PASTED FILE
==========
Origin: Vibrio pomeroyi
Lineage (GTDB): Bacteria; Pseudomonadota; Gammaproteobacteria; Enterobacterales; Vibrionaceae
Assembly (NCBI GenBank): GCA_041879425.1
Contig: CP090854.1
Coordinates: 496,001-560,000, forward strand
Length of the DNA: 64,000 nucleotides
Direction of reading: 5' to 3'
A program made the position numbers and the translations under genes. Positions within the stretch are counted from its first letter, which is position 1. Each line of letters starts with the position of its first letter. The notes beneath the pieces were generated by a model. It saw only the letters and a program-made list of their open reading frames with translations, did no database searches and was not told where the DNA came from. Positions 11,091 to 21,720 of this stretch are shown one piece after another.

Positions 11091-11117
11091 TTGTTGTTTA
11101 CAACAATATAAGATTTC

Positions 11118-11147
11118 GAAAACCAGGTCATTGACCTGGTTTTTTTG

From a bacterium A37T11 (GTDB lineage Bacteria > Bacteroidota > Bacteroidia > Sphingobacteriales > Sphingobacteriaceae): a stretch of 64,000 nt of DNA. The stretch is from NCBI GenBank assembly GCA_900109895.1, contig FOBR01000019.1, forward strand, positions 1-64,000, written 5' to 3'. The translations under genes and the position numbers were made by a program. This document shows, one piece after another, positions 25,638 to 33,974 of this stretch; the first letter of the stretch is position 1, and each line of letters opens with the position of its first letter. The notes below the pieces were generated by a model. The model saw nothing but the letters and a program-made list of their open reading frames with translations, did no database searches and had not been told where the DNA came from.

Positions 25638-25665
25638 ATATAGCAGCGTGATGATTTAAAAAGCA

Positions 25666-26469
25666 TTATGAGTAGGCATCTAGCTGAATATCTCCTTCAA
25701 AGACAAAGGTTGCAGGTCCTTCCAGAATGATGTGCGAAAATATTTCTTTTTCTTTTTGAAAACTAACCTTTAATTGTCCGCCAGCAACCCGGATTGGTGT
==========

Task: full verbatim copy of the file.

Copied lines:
Origin: Vibrio pomeroyi
Lineage (GTDB): Bacteria; Pseudomonadota; Gammaproteobacteria; Enterobacterales; Vibrionaceae
Assembly (NCBI GenBank): GCA_041879425.1
Contig: CP090854.1
Coordinates: 496,001-560,000, forward strand
Length of the DNA: 64,000 nucleotides
Direction of reading: 5' to 3'
A program made the position numbers and the translations under genes. Positions within the stretch are counted from its first letter, which is position 1. Each line of letters starts with the position of its first letter. The notes beneath the pieces were generated by a model. It saw only the letters and a program-made list of their open reading frames with translations, did no database searches and was not told where the DNA came from. Positions 11,091 to 21,720 of this stretch are shown one piece after another.

Positions 11091-11117
11091 TTGTTGTTTA
11101 CAACAATATAAGATTTC

Positions 11118-11147
11118 GAAAACCAGGTCATTGACCTGGTTTTTTTG

From a bacterium A37T11 (GTDB lineage Bacteria > Bacteroidota > Bacteroidia > Sphingobacteriales > Sphingobacteriaceae): a stretch of 64,000 nt of DNA. The stretch is from NCBI GenBank assembly GCA_900109895.1, contig FOBR01000019.1, forward strand, positions 1-64,000, written 5' to 3'. The translations under genes and the position numbers were made by a program. This document shows, one piece after another, positions 25,638 to 33,974 of this stretch; the first letter of the stretch is position 1, and each line of letters opens with the position of its first letter. The notes below the pieces were generated by a model. The model saw nothing but the letters and a program-made list of their open reading frames with translations, did no database searches and had not been told where the DNA came from.

Positions 25638-25665
25638 ATATAGCAGCGTGATGATTTAAAAAGCA

Positions 25666-26469
25666 TTATGAGTAGGCATCTAGCTGAATATCTCCTTCAA
25701 AGACAAAGGTTGCAGGTCCTTCCAGAATGATGTGCGAAAATATTTCTTTTTCTTTTTGAAAACTAACCTTTAATTGTCCGCCAGCAACCCGGATTGGTGT